The AHA: champions of women’s health
The first Friday in February is a day set aside by the American Heart Association to support their Go Red for Women campaign to raise awareness of heart disease and stroke.
In years past, heart disease was only considered to affect predominantly men. Clinical trials, guidelines, and even treatment options were largely male dominated. National Wear Red Day kicks off an entire month dedicated to raising awareness and education for women.
The natural history of heart disease is altered by basic interventions, including learning how to make evidence-based heart-healthy choices that affect behaviors, lifestyles, and of course, diet. The AHA estimates that up to 80% of cardiac and stroke events may be prevented through patient-centric education and action. Sex-specific interventions and education play a critical role in preventative care. The American Heart Association has been at the forefront at championing awareness and evidence-based guidelines for prevention of cardiovascular disease in women. In 1999, the AHA was a trail blazer, publishing the first women-specific guidelines. In 2003, the AHA and the NHLBI inaugurated National Wear Red Day.
Major trials, such as the Women’s Health Initiative have demonstrated that the clinical approach to cardiovascular disease in women differs from the male-based one-size-fits-all approach that was practiced in years past. A perfect illustration is the erstwhile recommendation for aspirin as primary prevention for males is not recommended for women <65 years.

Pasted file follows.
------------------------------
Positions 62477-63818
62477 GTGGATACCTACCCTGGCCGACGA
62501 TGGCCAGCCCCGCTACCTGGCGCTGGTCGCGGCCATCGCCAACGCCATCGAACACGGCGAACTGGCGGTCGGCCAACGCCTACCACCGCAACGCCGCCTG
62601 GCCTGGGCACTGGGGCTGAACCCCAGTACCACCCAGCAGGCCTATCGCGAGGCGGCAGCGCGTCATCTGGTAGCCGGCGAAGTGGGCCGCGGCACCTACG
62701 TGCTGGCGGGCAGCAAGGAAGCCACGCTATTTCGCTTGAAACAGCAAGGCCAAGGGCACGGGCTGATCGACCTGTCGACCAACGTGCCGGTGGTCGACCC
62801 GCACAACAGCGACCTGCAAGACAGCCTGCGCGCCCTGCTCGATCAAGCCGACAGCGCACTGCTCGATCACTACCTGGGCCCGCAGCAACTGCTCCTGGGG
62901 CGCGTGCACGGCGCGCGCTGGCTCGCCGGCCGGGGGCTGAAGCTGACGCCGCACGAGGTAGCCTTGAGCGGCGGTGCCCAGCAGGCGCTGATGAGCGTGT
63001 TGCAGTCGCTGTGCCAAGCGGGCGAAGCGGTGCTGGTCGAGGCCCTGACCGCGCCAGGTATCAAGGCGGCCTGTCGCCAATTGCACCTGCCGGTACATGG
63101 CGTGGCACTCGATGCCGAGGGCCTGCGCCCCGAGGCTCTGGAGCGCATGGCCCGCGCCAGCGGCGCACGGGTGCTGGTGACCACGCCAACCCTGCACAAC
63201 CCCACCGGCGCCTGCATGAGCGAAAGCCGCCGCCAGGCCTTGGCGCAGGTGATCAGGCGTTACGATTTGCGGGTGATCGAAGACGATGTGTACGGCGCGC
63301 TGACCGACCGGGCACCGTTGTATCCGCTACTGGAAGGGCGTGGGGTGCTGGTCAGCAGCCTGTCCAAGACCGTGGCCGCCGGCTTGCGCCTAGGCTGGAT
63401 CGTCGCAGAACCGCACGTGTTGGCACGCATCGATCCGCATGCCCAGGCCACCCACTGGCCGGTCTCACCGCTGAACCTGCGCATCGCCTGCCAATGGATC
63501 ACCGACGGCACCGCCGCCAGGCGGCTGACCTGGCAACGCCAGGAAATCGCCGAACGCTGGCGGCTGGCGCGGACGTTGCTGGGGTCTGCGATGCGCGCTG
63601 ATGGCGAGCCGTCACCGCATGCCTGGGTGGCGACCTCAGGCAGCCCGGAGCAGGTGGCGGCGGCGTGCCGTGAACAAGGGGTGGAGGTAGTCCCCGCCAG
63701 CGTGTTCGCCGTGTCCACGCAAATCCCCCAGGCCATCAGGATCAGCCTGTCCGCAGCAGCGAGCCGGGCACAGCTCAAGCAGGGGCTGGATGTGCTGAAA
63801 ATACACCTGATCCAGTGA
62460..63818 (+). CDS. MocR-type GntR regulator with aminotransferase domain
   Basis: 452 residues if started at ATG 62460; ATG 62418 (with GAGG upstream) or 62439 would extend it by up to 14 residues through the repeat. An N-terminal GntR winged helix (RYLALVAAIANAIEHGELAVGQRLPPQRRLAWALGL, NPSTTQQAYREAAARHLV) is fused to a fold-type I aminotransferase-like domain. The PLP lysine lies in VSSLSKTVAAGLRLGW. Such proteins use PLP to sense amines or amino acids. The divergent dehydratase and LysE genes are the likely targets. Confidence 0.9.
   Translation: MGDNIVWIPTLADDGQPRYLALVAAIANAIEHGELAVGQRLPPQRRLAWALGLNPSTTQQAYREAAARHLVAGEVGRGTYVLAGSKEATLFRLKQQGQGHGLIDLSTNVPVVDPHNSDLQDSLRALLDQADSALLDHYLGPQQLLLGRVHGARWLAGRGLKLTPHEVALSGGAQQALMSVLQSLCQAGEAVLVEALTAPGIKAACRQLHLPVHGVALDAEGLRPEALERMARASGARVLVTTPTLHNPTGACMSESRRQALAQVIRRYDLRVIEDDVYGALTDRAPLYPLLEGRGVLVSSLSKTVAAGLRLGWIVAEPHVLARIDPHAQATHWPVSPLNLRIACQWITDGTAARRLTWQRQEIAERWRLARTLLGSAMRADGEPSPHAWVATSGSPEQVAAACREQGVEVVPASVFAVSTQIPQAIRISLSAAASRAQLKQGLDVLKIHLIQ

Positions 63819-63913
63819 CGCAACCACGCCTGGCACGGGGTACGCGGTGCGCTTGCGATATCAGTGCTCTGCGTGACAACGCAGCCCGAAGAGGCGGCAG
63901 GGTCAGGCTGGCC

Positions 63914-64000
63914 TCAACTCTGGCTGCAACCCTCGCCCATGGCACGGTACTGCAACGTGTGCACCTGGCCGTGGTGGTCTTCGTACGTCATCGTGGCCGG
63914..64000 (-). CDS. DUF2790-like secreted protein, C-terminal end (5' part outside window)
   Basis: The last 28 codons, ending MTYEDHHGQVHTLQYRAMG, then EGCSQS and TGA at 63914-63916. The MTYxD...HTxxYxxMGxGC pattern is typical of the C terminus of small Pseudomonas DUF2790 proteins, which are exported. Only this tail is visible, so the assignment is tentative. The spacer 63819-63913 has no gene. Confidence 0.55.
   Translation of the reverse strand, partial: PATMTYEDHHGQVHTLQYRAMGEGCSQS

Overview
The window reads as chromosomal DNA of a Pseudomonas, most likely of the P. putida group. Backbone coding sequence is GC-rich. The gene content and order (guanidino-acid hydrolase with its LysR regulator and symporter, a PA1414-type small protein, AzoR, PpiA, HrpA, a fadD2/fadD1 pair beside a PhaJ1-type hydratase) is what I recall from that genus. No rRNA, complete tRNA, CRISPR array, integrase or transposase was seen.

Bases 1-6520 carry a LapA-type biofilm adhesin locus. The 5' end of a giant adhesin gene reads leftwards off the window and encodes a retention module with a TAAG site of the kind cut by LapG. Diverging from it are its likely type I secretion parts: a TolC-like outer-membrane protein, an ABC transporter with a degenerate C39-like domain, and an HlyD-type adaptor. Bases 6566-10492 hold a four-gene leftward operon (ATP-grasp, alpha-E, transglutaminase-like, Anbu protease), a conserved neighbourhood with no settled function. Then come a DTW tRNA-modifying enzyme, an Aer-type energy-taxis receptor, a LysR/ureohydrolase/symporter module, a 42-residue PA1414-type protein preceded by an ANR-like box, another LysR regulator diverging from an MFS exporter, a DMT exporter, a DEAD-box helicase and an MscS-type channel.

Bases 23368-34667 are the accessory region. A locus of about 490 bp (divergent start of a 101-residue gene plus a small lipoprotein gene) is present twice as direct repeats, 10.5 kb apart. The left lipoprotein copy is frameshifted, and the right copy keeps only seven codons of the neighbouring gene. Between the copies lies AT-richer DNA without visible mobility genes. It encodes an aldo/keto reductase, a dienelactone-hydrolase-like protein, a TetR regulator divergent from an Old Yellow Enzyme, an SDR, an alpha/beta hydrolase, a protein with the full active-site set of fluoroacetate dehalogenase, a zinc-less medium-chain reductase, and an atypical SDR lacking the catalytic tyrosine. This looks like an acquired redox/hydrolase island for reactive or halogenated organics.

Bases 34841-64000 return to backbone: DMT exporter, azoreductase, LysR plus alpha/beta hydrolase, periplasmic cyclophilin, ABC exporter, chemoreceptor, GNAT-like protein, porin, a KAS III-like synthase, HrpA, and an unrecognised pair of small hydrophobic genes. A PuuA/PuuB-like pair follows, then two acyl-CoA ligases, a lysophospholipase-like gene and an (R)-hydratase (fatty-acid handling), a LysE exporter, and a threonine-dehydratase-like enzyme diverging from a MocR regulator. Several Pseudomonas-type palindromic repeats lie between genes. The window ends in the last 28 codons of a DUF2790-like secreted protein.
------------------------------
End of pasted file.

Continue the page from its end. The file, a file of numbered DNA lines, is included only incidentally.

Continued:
Research has demonstrated significant need to develop guidelines and evidence-based practices for women. For example: women tend to suffer ischemic stroke at a higher rate than men – stroke is a greater CV risk than atherosclerosis in women, while it is the opposite for men. Furthermore, women have different risk factors for stroke, such as pregnancy and hormone therapy. Hypertension, a major risk factor for stroke, tends to increase more so for women than men. Until the guidelines, women also were less likely to receive anticoagulation therapy for stroke prevention in atrial fibrillation. These interventions have shown initial success. Age-adjusted mortality from CV disease dropped substantially from years past, although CV disease still claims US women at a rate of 500,000 per year. Today, heart disease is still a killer. Despite successes, obesity and other modern diseases may be reversing the trend, and deaths from CV disease are increasing in middle-aged women. Furthermore, there are racial and socioeconomic disparities in prevalence and CV morbidity and mortality. Hypertension, dyslipidemia, obesity, and Type 2 Diabetes all contribute to developing CV disease. Education and awareness are key, and the AHA campaign is a wide-ranging educational program that socializes key differences by sex in symptomology, treatment strategies, and importance of proactive, health-generating or saving behaviors. Interventions can be relatively simple, such as education to recognize the signs and symptoms of a heart attack (and to call 9-1-1 when the symptoms are perceived), dietary, exercise, and smoking cessation measures.
We at the Connell Group proudly will be wearing red this Friday, February 3 in support of continuing education, awareness, and to support evidence-based guidelines to prevent CV disease in women.